We just felt that we had learned some stuff that we were taking a lot of pride in, knowing that we represent guys that paid the ultimate sacrifice to wear that uniform or knew somebody who had. So we were taking it very seriously.
Jesse Weiner, The Emory Wheel: Miles, when you were 20, you were nearly killed in a car accident. Do you think that your own near-death experience helped you better understand the experience of these soldiers?
MT: Yeah, I do. I think that’s what these guys are dealing with, trying to reckon with immense trauma, things that no person should ever see or be witness to, and these guys are facing those images every day. I think that’s really what actors are; it’s all point of view. So I was cast, and another actor would have related to it in a different way. I guess, in a way, I was fortunate that I had some real life stuff [happen to me] that I didn’t have to imagine. [I’ve] lost some buddies in my life and [saw] one buddy on life support with all this sh*t shoved down his throat and his brother just walking down the hall screaming, “That’s my brother! That’s my brother!” So yes, I definitely had some stuff to pull on. Then other stuff nobody could relate to, unless you’ve been to war. So you kind of fill in the blanks.
Technique: In trying to help veterans, is it better to discuss the trauma rather than to avoid it or does bringing up the past rehash all of that pain and suffering?
Adam Schumann: That’s actually both of the answers. Bringing it up does cause pain, but you have to bring it up. You have to talk about it. You can’t hold that burden forever because it’s just going to stew in you. It’s going to fester, like an abscessed tooth. It’s just going to get worse and worse; it’s going to eat at you. It’s a ton of weight to carry around, and you have to get it off. [You’ve] got to unload it, and you have to find someone to unload it on that’s willing to bear a little bit of that burden for you.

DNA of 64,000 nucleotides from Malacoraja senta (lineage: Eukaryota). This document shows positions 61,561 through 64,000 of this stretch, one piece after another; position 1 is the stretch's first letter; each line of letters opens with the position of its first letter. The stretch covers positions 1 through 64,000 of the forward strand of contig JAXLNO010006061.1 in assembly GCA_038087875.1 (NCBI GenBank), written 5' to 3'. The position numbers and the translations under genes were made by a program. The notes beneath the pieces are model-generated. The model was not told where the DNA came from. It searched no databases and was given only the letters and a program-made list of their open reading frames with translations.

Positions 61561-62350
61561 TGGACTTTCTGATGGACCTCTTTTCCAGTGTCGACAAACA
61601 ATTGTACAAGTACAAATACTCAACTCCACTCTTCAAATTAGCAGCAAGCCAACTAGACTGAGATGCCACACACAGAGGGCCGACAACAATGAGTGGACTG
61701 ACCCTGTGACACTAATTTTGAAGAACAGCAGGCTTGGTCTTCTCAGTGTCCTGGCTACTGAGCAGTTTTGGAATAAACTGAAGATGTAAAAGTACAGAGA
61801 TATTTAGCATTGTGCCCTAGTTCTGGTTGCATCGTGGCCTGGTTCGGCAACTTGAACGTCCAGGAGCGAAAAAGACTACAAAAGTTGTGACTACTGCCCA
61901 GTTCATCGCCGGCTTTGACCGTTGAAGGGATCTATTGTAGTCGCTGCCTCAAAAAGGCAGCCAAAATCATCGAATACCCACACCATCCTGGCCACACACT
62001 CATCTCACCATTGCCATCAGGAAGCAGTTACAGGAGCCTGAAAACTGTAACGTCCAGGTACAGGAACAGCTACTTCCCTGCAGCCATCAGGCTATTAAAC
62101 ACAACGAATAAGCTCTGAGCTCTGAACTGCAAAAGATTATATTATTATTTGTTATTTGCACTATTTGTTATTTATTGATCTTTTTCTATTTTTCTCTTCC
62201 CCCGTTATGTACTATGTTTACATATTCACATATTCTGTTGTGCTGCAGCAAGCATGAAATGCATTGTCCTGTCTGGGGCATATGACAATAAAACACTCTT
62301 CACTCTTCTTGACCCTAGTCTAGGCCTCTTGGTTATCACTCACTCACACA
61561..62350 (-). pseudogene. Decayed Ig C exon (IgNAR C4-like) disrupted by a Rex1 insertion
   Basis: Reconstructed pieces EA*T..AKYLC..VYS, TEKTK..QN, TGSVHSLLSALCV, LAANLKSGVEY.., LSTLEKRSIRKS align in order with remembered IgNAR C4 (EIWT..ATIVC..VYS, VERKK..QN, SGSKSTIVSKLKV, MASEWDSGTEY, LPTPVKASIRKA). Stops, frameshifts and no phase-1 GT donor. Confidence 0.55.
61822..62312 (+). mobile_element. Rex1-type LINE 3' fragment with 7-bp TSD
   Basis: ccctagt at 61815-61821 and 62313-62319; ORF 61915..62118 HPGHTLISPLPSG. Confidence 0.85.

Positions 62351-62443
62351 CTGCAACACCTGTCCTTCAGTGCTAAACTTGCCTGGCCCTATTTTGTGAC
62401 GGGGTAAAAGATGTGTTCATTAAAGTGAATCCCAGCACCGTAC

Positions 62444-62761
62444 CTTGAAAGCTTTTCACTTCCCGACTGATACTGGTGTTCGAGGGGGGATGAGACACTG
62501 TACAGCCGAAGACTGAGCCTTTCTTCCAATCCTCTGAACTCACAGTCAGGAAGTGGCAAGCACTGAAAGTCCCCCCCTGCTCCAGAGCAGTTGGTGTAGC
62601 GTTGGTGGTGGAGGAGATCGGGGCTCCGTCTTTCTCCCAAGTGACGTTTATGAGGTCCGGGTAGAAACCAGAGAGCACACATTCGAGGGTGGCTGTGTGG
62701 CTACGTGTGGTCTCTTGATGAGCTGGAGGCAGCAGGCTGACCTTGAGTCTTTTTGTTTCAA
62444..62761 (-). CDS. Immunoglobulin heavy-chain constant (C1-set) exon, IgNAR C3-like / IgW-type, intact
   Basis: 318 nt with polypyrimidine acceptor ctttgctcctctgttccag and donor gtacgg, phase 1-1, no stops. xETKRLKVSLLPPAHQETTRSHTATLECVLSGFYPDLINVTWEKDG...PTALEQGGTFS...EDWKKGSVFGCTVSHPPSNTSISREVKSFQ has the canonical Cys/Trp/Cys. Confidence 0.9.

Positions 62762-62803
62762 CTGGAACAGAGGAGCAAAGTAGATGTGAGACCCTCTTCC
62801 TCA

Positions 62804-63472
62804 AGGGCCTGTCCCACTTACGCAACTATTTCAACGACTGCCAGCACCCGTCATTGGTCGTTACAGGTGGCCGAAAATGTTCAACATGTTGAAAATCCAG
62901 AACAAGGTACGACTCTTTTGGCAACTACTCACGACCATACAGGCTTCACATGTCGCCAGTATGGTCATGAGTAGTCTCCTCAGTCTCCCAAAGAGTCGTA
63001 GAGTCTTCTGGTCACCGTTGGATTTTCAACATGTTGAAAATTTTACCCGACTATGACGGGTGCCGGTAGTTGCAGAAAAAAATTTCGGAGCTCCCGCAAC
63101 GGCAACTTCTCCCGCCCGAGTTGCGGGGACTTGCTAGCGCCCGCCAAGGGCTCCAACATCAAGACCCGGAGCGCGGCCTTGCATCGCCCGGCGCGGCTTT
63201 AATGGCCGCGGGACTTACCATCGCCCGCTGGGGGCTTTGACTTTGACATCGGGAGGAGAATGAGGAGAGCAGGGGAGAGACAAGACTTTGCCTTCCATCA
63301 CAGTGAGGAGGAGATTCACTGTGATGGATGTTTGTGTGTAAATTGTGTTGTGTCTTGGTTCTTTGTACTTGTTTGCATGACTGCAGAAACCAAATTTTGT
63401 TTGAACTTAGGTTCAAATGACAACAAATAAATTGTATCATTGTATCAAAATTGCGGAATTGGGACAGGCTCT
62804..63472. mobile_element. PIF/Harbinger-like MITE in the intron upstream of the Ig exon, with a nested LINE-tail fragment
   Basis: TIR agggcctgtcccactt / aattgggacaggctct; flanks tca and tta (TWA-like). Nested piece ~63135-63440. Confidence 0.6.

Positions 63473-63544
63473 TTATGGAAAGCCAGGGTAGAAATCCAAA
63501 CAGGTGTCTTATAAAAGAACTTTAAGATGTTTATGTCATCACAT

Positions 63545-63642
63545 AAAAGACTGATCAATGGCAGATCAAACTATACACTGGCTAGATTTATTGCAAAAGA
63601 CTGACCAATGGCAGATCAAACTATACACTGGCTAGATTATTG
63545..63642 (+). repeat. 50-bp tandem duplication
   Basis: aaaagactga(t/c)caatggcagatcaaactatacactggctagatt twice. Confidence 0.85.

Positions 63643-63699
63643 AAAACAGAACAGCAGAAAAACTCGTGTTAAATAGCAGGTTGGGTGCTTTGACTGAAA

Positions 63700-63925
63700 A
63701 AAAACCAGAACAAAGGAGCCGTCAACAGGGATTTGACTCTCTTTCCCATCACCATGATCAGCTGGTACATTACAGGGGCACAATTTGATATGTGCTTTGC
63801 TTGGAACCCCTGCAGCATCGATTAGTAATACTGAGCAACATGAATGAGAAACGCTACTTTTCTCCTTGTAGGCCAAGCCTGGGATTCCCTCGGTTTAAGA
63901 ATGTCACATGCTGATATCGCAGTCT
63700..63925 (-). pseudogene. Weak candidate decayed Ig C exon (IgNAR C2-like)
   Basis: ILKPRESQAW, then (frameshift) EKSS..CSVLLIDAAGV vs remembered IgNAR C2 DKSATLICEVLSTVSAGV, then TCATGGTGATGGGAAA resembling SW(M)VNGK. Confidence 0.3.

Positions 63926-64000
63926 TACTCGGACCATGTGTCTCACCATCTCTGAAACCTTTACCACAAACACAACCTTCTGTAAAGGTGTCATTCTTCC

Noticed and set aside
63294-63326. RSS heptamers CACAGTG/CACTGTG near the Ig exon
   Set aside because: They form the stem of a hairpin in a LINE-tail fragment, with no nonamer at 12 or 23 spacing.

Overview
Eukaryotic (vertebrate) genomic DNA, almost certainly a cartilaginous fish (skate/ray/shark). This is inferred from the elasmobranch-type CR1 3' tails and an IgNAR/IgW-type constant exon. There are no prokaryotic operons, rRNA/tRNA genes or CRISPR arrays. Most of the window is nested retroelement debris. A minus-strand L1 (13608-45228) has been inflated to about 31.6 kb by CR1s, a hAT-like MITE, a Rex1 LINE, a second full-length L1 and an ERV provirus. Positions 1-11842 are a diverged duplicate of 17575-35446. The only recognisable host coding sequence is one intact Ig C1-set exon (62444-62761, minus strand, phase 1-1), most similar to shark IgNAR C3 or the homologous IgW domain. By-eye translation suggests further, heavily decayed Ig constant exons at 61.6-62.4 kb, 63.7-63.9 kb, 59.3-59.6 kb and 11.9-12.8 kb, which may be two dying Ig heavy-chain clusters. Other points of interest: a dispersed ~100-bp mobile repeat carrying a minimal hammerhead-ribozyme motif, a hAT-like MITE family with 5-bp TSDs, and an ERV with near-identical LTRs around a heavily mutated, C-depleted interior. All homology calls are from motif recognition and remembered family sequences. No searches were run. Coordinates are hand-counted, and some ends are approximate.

The Connector: How do you want the audience to feel after watching this movie?
JH: Hopefully, this [film] takes a swing at people and hits them in the mouth. Not for the sake of being exciting or thrilling. This is a real issue. There are 2.5 million veterans walking around who have come home from these wars. They’re walking by you on the street, and they’ve had experiences like this, and whether they have any kind of trauma or not, these things still resonate … inside of them. These people are passing you on the street corner. They’re in your classrooms. They’re on the bus with you.
And we have no idea what these people have been through. They slip back into society. They put on civilian clothes, and these heroes walking among us have been through extraordinary hardships, trials and tribulations. They’ve lost people they love and they’ve sacrificed things we have no idea about. As a civilian population, we have to know what the cost of war is because we are a country that enters into conflicts. If we’re going to enter into conflicts, number one, we need to know how to bring these guys home better, and number two, these are brave men with honor. We need to make sure that the conflicts we enter are as honorable as the men we send over.